United States District Court, W.D. Kentucky, Louisville Division
MEMORANDUM OPINION AND ORDER
REBECCA GRADY JENNINGS DISTRICT JUDGE.
Tanya Offutt brought this action against Kemper Corporation
(“Kemper”) in Jefferson County Circuit Court
alleging race discrimination under the Kentucky Civil Rights
Act and retaliation under KRS 344.280. [DE 1-1, Compl. at
¶¶ 8-11]. Kemper removed the case to this Court
based on diversity-of-citizenship jurisdiction. [DE 1 at
¶ 4]. Offutt moved to remand. [DE 5]. Kemper then filed
a Motion to Dismiss and Compel Arbitration and for Reasonable
Fees and Costs [DE 7], and Offutt moved to stay the
Court's ruling on Kemper's Motion until it resolved
the Motion to Remand [DE 8]. These matters are ripe for
judgment. For the reasons below, the Court GRANTS
Offutt's Motion to Remand; DENIES AS MOOT Kemper's
Motion to Dismiss and Compel Arbitration and for Reasonable
Fees and Costs; and DENIES AS MOOT Offutt's Motion to
is an African-American woman who was previously employed by
Kemper. [DE 1-1 at ¶ 4]. Offutt claims that while
working for Kemper, she was subjected to racial harassment
and discrimination that caused severe anxiety. Id.
at ¶ 5. Offutt alleges that the harassment continued
even after she complained to Kemper and that Kemper treated
her less favorably than her Caucasian counterparts.
Id. at ¶ 6.
filed suit in Jefferson County Circuit Court alleging race
discrimination and unlawful retaliation. Id. at
¶ ¶ 8 ¶11. The Complaint states that
“[t]he amount in controversy exceeds the jurisdictional
limit of [Jefferson County Circuit] Court, but is less than
$75, 000 inclusive of fees, punitive damages and the fair
value of any injunctive relief.” Id. at ¶
after Offutt filed her Complaint, and without completing any
discovery, Kemper removed the case to this Court based on
diversity-of-citizenship jurisdiction. [DE 1 at ¶ 4].
Offutt then moved to remand, claiming that this Court lacks
jurisdiction because the amount in controversy is less than
$75, 000. [DE 5 at 29]. Offutt attached a stipulation to her
Motion affirming that she will neither seek nor accept any
relief equal to or greater than $75, 000. [DE 5-1 at 31].
Kemper responded that Offutt's post-removal stipulation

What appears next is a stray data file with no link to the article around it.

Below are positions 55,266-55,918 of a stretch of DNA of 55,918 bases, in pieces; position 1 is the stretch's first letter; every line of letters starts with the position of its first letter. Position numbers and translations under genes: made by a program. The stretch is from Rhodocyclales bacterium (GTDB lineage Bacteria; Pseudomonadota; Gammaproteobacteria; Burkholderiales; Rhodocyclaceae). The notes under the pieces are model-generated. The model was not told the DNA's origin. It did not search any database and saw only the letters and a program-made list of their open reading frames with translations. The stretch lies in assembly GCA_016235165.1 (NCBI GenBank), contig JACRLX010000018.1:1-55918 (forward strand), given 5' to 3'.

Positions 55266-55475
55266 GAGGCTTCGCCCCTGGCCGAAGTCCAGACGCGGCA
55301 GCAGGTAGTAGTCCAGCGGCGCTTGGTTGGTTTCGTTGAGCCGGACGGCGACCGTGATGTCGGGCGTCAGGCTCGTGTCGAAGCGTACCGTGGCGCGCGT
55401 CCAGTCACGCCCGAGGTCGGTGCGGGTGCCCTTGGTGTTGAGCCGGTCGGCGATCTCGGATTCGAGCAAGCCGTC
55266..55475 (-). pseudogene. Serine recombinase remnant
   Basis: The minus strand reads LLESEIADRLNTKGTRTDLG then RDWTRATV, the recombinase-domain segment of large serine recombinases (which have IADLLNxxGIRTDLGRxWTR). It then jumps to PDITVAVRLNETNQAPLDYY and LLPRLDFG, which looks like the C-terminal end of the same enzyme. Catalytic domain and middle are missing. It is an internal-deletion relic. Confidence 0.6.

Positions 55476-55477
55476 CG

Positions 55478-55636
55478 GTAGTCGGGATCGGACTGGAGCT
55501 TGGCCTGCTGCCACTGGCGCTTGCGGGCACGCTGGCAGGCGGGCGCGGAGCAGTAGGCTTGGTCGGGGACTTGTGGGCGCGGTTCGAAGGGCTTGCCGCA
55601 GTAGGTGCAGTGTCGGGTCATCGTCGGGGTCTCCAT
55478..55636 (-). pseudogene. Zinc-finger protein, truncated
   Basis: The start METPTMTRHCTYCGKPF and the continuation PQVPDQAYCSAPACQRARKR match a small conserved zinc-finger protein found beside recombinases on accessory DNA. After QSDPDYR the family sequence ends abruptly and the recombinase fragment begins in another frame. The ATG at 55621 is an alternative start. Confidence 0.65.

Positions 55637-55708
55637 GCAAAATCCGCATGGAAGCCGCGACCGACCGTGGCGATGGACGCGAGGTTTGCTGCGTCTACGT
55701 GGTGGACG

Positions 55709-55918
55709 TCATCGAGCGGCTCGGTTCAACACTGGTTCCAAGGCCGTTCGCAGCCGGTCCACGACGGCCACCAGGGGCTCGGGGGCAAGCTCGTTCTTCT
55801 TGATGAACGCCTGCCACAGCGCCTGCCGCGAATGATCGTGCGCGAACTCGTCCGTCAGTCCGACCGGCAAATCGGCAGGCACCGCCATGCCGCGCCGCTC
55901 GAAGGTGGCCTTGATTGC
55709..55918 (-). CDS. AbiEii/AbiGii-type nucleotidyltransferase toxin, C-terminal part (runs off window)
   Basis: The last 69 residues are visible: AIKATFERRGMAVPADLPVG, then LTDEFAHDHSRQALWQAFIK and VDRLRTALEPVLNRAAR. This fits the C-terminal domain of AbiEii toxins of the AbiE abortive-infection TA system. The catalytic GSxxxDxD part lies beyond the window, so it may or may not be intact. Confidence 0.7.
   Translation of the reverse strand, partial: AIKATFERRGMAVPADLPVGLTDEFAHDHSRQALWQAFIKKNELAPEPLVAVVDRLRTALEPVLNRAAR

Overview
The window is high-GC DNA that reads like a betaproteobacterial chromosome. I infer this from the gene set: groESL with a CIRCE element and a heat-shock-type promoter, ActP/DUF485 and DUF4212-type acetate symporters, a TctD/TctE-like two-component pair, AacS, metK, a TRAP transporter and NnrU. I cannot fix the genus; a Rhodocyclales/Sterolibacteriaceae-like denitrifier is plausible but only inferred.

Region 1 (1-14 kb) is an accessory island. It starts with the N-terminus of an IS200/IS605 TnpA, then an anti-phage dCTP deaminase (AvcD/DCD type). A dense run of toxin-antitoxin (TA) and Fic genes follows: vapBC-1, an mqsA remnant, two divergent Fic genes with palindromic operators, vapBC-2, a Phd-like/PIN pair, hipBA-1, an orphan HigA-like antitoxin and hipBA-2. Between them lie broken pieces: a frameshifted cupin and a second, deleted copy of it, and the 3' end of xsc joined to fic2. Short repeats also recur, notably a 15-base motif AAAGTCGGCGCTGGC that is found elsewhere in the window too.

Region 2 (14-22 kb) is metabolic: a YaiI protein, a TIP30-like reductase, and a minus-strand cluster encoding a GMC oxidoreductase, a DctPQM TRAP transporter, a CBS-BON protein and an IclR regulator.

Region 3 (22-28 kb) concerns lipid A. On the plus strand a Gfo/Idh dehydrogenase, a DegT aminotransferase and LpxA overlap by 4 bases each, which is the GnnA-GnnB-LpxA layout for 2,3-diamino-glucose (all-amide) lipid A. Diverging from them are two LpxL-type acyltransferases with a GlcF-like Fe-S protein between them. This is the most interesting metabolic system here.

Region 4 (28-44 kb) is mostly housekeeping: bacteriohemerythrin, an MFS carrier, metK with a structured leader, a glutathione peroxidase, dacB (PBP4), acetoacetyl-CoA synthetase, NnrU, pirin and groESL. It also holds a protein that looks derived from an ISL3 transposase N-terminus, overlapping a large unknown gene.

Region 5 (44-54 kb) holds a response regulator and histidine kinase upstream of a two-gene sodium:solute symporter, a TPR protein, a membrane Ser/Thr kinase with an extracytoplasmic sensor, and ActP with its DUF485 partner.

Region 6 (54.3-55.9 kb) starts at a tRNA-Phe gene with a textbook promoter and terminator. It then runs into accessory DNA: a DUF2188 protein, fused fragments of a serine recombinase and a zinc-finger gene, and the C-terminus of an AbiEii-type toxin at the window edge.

does not destroy diversity jurisdiction, and the Court should
therefore deny the Motion to Remand. [DE 6 at 34].
Standard of Review
to federal court is proper for “any civil action
brought in a State court of which the district courts of the
United States have original jurisdiction.” 28 U.S.C.
§ 1441(a). Diversity jurisdiction gives “[t]he
district courts . . . original jurisdiction [over] all civil
actions where the matter in controversy exceeds the sum or
value of $75, 000, exclusive of interest and costs, and is
between . . . citizens of different states.” 28 U.S.C.
§ 1332(a), (a)(1). A defendant removing a case has the
burden of proving jurisdiction. Wilson v. Republic Iron
& Steel Co., 257 U.S. 92, 97 (1921). The
determination of federal jurisdiction in a diversity case
should be made at the time of removal. Rogers v. Wal-Mart
Stores, Inc., 230 F.3d 868, 872 (6th Cir. 2000).
does not dispute that complete diversity of citizenship
exists between the parties. [DE 5 at 29]. Rather, she
disputes only whether the amount-in-controversy requirement
is satisfied. Id. Thus, the question for the Court
is whether Kemper properly removed the action in the first
instance based on the amount-in-controversy at the time of
removal, and if so, whether Offutt's post-removal
stipulation destroys diversity jurisdiction.
Amount in Controversy
courts “conduct a fair reading” of the complaint
to determine whether the amount in controversy satisfies 28
U.S.C. § 1332(a)'s requirements. Hayes v.
Equitable Energy Res. Co., 266 F.3d 560, 573 (6th Cir.
2001). Because the plaintiff is “master of the claim,
” a claim explicitly less than the federal requirement
will typically preclude removal. Rogers, 230 F.3d at
872 (quoting Gafford v. General Elec. Co., 997 F.2d
150, 157 (6th Cir. 1993)). Two rules of Kentucky civil
procedure complicate the question of proper removal to
federal court in regard to the amount-in-controversy
threshold. First, Kentucky's Rules of Civil Procedure
prohibit a plaintiff from making a specific demand for
damages in the complaint. Ky. R. Civ. P. 8.01(2). In such
cases, “the defendant may assert the amount in
controversy in the notice of removal.” Jenkins v.
Delta Air Lines, Inc., No. 3:18-CV-244-CRS, 2018 WL
6728571, at *2 (W.D. Ky. Dec. 21, 2018). And the defendant
must establish by a preponderance of the evidence that the
amount in controversy exceeds $75, 000 at the time of
removal. Id. (citing Rogers, 230 F.3d at 872).
Ky. R. Civ. P. 54.03 states that “[e]xcept as to a
party against whom a judgment is entered by default for want
of appearance, every final judgment shall grant the relief to
which the party in whose favor it is rendered is entitled,
even if the party has not demanded such relief in his
pleadings.” This enables a plaintiff to claim in his or
her complaint an amount lower than the federal
amount-in-controversy threshold but still seek and recover
damages exceeding the amount prayed for. Rogers, 230 F.3d at
871. In such situations, the removing defendant must show
that it is “more likely than not” that the
plaintiff's claims meet the amount-in-controversy
requirement at the time of removal. Gafford, 997
F.2d at 158.
establish the jurisdictional threshold, “[a] defendant
drawn into a Kentucky court would be wise to engage in
pre-removal discovery to clarify the amount in
controversy.” Shannon v. PNC Bank, N.A., No.
3:14-CV-00421-CRS, 2015 WL 3541850, at *3 (W.D. Ky. June 2,
2015). Evidence of the amount of damages can be obtained
through pre-removal interrogatories or requests for
admissions.Id.; see also Sanders v.
Print Fulfillment Servs., LLC, No. 3:17CV-245-CRS, 2017
WL 2624550, at *3 (W.D. Ky. June 16, 2017). That said, the
defendant's failure to conduct pre-removal ...